Closer at hand, it was the trees that ruled. To south and east the wood went on as far as Jon could see, a vast tangle of root and limb painted in a thousand shades of green, with here and there a patch of red where a weirwood shouldered through the pines and sentinels, or a blush of yellow where some broadleafs had begun to turn. When the wind blew, he could hear the creak and groan of branches older than he was. A thousand leaves fluttered, and for a moment the forest seemed a deep green sea, storm-tossed and heaving, eternal and unknowable.

Ghost was not like to be alone down there, he thought. Anything could be moving under that sea, creeping toward the ringfort through the dark of the wood, concealed beneath those trees. Anything. How would they ever know? He stood there for a long time, until the sun vanished behind the saw-toothed mountains and darkness began to creep through the forest.

“Jon?” Samwell Tarly called up. “I thought it looked like you. Are you well?”

“Well enough.” Jon hopped down. “How did you fare today?”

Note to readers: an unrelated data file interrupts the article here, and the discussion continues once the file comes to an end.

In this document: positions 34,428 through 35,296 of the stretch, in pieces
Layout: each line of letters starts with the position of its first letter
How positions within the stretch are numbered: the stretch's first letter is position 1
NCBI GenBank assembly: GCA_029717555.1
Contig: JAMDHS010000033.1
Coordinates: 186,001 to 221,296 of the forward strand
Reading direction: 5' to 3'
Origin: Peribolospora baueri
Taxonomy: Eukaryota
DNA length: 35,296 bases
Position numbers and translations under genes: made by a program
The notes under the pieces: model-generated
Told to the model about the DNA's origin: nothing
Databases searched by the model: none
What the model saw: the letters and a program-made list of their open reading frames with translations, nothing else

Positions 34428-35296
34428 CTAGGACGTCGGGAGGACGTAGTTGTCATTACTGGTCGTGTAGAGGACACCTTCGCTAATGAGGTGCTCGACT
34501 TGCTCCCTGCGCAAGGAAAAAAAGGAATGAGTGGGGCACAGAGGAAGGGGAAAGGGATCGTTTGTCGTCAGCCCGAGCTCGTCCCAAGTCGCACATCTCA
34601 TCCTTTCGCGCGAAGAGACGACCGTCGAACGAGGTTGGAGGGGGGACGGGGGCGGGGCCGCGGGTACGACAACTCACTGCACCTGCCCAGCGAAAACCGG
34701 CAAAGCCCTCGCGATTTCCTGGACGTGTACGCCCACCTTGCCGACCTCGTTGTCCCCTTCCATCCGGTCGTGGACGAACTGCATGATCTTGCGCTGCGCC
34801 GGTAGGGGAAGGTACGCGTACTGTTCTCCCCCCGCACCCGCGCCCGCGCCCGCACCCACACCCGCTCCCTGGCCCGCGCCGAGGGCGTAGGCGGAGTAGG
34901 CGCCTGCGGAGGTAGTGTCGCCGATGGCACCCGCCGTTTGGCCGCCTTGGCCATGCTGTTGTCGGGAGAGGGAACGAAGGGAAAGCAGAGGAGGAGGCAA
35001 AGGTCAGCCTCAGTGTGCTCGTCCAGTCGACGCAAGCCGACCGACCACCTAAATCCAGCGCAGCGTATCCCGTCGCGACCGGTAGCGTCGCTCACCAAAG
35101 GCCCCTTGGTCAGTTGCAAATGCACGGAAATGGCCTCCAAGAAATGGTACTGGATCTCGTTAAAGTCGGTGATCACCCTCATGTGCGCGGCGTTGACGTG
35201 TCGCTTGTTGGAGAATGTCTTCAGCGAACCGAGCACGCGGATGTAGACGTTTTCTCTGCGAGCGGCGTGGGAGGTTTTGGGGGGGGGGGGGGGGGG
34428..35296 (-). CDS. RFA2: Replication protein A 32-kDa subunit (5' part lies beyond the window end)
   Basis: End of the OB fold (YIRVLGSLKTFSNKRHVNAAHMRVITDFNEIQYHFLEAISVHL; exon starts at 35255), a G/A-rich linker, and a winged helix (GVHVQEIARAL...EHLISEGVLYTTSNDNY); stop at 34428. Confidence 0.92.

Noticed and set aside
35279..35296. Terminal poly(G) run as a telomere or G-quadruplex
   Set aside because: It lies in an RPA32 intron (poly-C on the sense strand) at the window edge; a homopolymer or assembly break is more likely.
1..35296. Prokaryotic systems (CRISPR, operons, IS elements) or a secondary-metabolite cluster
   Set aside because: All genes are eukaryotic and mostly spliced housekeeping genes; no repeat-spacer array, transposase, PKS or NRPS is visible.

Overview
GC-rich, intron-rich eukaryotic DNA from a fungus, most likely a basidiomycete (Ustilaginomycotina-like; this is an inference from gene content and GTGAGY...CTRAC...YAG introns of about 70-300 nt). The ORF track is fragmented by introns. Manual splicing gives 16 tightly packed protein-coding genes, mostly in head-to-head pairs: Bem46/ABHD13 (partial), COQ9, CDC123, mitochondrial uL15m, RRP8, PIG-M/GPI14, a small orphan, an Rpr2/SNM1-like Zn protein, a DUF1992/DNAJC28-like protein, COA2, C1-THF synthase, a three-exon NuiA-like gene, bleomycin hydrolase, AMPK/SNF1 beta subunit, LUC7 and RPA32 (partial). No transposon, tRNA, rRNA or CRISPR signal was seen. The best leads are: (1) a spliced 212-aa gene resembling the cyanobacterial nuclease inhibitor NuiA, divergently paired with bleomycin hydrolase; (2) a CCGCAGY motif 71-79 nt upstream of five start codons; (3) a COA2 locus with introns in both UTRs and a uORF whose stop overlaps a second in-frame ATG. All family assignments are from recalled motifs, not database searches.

“Well. I fared well. Truly.”

Jon was not about to share his disquiet with his friend, not when Samwell Tarly was at last beginning to find his courage. “The Old Bear means to wait here for Qhorin Halfhand and the men from the Shadow Tower.”

“It seems a strong place,” said Sam. “A ringfort of the First Men. Do you think there were battles fought here?”

“No doubt. You’d best get a bird ready. Mormont will want to send back word.”

“I wish I could send them all. They hate being caged.”

“You would too, if you could fly.”

“If I could fly, I’d be back at Castle Black eating a pork pie,” said Sam.

Jon clapped him on the shoulder with his burned hand. They walked back through the camp together. Cookfires were being lit all around them. Overhead, the stars were coming out. The long red tail of Mormont’s Torch burned as bright as the moon. Jon heard the ravens before he saw them. Some were calling his name. The birds were not shy when it came to making noise.

They feel it too. “I’d best see to the Old Bear,” he said. “He gets noisy when he isn’t fed as well.”

He found Mormont talking with Thoren Smallwood and half a dozen other officers. “There you are,” the old man said gruffly. “Bring us some hot wine, if you would. The night is chilly.”